To a Popperian, absolute certainty and partial certainty are very similar things. To Popper's opponents, they are also very similar things: some people who previously advocated certainty backed off to partial certainty, to try to dodge some criticism without changing their views substantially.
What the hell *is* partial certainty? It doesn't even make sense. One attempt to make sense out of it is to say it's a matter of probability. We can have a theory that is 90% likely to be true, or 99%, or whatever. No attempts of this sort have ever actually worked. You run into problems like how do you establish what the probability of some theory is?
The other main kind of partial certainty is you say some theory is well "supported". Or confirmed. Or verified. Or justified. If anyone tells you they aren't, you just say you didn't mean to provide any guarantees or certainty, they are just *pretty good* theories, pretty well established, pretty reliable. This is all crap. No one really has any coherent idea of what it means. All they do is take philosophy and a ways of thinking that were designed to work with Knowledge meaning Justified, True Belief, and don't change anything at all except saying it's not *absolutely* certainty it's just really quite compelling. So it goes like this. I point out what they are saying might be false. They say, "Whatever. I didn't claim it was perfect. It's pretty good though." So I say, "No, look, it could be false. All the evidence you have is consistent with it being false. How the hell do you know it's pretty good?" So then they say we have to act on the limited knowledge we have, which all points to their theory. And I say, no look, the limited knowledge we have is consistent with infinitely many theories, and you can't just pick out the one you liked in advance and insist we have to act on that one just because we don't have perfect information. Definitely by now, sometimes earlier, they stop speaking coherently, so that's that.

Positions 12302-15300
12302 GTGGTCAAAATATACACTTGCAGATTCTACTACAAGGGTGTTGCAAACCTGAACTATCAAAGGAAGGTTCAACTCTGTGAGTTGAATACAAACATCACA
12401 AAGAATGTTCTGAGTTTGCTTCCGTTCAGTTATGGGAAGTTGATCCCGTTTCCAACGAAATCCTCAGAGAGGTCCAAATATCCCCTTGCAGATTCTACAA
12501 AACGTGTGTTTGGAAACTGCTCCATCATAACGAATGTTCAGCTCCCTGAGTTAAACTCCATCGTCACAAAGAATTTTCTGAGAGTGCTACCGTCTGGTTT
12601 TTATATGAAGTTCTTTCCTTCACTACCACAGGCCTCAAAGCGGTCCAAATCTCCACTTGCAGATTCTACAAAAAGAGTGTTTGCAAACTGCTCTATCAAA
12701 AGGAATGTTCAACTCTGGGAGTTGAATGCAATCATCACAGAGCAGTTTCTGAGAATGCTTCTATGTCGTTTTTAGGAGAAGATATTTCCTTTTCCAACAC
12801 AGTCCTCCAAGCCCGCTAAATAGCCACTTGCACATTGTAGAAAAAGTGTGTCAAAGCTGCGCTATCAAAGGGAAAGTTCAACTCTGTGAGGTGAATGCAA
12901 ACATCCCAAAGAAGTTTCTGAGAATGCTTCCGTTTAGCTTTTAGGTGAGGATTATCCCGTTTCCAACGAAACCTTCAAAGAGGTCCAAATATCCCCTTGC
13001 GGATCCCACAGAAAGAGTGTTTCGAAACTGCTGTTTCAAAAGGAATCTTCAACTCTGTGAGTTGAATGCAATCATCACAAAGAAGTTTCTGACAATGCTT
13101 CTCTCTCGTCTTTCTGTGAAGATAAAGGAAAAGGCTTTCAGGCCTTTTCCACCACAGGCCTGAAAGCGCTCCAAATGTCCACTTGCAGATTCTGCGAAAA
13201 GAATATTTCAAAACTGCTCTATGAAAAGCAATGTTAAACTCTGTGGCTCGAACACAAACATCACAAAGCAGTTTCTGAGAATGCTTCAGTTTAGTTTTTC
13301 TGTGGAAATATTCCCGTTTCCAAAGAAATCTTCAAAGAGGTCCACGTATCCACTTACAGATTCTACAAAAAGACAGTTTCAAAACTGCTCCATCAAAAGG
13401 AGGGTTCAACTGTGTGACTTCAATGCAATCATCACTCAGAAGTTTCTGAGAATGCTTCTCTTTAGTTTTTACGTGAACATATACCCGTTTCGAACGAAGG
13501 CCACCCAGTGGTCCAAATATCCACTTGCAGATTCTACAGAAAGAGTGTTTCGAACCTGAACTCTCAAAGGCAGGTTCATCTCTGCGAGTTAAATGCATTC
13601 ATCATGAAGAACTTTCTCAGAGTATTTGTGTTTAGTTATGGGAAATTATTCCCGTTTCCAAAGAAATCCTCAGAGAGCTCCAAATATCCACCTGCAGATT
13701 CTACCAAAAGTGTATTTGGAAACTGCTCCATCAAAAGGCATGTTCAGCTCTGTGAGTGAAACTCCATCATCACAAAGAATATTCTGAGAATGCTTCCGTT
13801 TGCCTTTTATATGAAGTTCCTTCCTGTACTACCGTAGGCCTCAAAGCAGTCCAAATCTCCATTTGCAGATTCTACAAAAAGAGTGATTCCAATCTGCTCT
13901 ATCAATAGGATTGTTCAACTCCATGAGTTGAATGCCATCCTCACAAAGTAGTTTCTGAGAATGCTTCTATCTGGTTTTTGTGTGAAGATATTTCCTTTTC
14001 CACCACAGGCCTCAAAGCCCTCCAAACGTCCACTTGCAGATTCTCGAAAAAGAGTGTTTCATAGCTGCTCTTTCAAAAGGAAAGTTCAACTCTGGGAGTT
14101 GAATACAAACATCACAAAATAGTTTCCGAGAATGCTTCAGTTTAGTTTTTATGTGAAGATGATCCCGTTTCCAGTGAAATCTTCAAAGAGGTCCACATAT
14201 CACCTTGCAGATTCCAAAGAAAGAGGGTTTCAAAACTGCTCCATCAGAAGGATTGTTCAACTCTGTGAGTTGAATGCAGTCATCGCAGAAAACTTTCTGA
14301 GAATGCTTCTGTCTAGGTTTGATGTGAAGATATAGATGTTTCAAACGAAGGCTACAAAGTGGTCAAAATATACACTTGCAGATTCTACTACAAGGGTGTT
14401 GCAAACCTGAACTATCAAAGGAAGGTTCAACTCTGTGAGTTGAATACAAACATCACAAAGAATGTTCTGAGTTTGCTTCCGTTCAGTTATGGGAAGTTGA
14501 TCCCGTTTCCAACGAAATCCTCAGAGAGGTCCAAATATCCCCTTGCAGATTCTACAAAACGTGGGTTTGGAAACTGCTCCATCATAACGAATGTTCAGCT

Why are absolute and partial certainty so similar? When one retreats from the stronger form he keeps in mind the same questions and problems. He's still on the same quest. What he wants is to justify and establish Knowledge. He yearns for certainty. He asks questions like how do we know, how can we prove, what would be strong support, which theory has more support, and so on.
Here's another way to put it: there are people who think they Know, and people who accept we are fallible. People after partial certainty are in the Know camp. All they are doing is wearing a disguise because they can't deal with the fallibilist criticisms of the Know position when the position is layed out clearly. So they just won't lay it out clearly anymore.